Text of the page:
Because artist Elise Bond frequently “felt lesser” as a woman in what she believes is primarily a man’s field, she focused her latest series on classic Hollywood movie stars on the women of that era.

“I’m a lover of old movies — the glamour and the costumes and the settings and the style,” Bond says. “I saw pictures of old movie stars and something about them really captured me — really grabbed me.

“So I started researching different ladies starting with the 1920s. My plan was to do a women-through-the-ages series — a woman from each decade. But I haven’t really gotten past the ’30s and ’40s because they’re so awesome.”

So far, Bond has completed four of classic Hollywood’s leading ladies: Renee Adoree, a French-born silent film star active from 1918 to 1930; Marion Davies, a comedienne active from 1914 to 1937 who was perhaps best known as the mistress of newspaper tycoon William Randolph Hearst; Hedy Lamarr, once touted “the most beautiful woman in film;” and Ingrid Bergman, most known for her role as Isla in “Casablanca.” A fifth portrait of the exquisitely stunning Ava Gardner is presently in the works.


“Marion Davies was involved with William Randolph Hearst. Before she met him she was a comedian of sorts, that’s why it’s called ‘Funny Face.’ He really pumped her in his newspaper to really push her and pushed into historical roles, which didn’t work,” Bond claims. “She left Hollywood, and became a big philanthropist – especially did a lot for research for children’s diseases and set up children’s foundations. She had a good heart, she did a lot of good after she left Hollywood.”

“The coolest part (of this series) is getting to know them. I started to really research the history. They were strong, brave, compassionate people,” says Bond, whose work on these actresses will be on display among other artists’ works 6 to 9 p.m. Friday, March 17, at the Riverfront Renaissance Center for the Arts during Millville’s Third Friday celebration. “Unfortunately a lot were miscast because of their looks. But it didn’t stop them.”

Bond had been a public school teacher’s assistant from 2010 to 2015, teaching art through different mediums.

“It was so cool and so touching, especially because so many of these kids suffered in other subjects, but thrived here (in art),” she says. “I thought, that’s great, then that’s what their journey should be.”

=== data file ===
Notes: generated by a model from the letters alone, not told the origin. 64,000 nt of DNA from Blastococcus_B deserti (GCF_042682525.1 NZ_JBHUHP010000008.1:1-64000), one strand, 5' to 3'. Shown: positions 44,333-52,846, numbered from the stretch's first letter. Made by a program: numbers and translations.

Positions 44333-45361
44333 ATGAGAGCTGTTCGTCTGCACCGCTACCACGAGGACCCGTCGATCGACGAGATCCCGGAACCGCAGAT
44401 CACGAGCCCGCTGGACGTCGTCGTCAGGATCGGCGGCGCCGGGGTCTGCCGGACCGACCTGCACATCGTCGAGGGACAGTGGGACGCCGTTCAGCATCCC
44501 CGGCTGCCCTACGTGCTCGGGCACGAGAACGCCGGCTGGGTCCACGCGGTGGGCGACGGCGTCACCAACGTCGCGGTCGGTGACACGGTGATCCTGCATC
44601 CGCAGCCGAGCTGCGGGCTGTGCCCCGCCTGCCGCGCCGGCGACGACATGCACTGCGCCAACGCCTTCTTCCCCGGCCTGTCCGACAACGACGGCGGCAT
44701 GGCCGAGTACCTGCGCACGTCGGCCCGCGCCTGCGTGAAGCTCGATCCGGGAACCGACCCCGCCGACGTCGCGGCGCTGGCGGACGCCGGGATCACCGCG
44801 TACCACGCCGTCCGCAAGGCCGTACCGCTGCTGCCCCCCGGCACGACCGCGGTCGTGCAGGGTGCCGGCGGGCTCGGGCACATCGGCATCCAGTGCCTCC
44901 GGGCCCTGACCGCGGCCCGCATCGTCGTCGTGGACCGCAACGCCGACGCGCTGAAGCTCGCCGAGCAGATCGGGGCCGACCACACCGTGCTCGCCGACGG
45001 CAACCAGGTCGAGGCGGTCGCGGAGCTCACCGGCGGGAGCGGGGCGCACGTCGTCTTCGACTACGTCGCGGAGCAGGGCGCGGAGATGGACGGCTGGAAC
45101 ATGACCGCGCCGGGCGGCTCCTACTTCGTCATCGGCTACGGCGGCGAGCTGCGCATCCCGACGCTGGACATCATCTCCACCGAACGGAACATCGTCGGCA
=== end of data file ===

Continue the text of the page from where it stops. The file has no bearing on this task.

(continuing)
School cutbacks in art coincided with a fall off a boat that caused Bond a serious injury. She looked at the fall as a blessing.

“It was as if angels pushed me,” says Bond almost literally, as she believes the resulting injury caused her to seriously rethink her career choice, pushing her to “officially” become a full-time artist one month ago.

This was when she started her movie star series, the primary intention of which is to highlight women in the arts.

“It’s a topic that seems to be overshadowed.”

Each movie star is carefully chosen by Bond for their back stories, as well as their striking looks. She paints each as more than just colorful portraits. In fact, Bond purposely leaves the figures themselves sepia toned because “it feels vintage,” while the background and eyes are colored brightly.


“Renee Adoree came from France as a young women. She did 40 movies in a 10-year span – the last five years she was sick (with tuberculosis). Two of those last five years she still continued to act under great pain,” Bond explains. “I actually fell in love with her picture first. After reading her story – it was amazing and sad — she died at only 35. (But) she was a fighter.”

“I looked through pictures of period wall coverings, craftsman doors, stained glass windows (for the backgrounds). It’s like piecing a puzzle together — putting the right background with the right person,” she says. “Marion Davies felt soft and feminine, so I found a curly, floral pattern and it worked for her. For Ava, her background is very Art Deco with arches and everything. It will be a bugger to paint.

“Through this series, it feels like I have had an invitation into the souls of these women,” she continues. “I wanted to give the viewer a window into their souls, too. And once I painted the eyes, I could see into them. It brought them to life.”

Admittedly, the series has been special for Bond, who previously created a series on dancers that “only hit certain people.”

“This (series) has hit a lot of people, primarily women — which is who I’m trying to hit,” says Bond, who has at least a dozen more movie star portraits in the making. “There’s too much complaining these days. My feelings are, if you are unhappy about something then do something positive to encourage change.

“I’m a big advocate for art awareness — I want viewers to be captured by the people that I paint. I try to do things to create awareness that art matters.”

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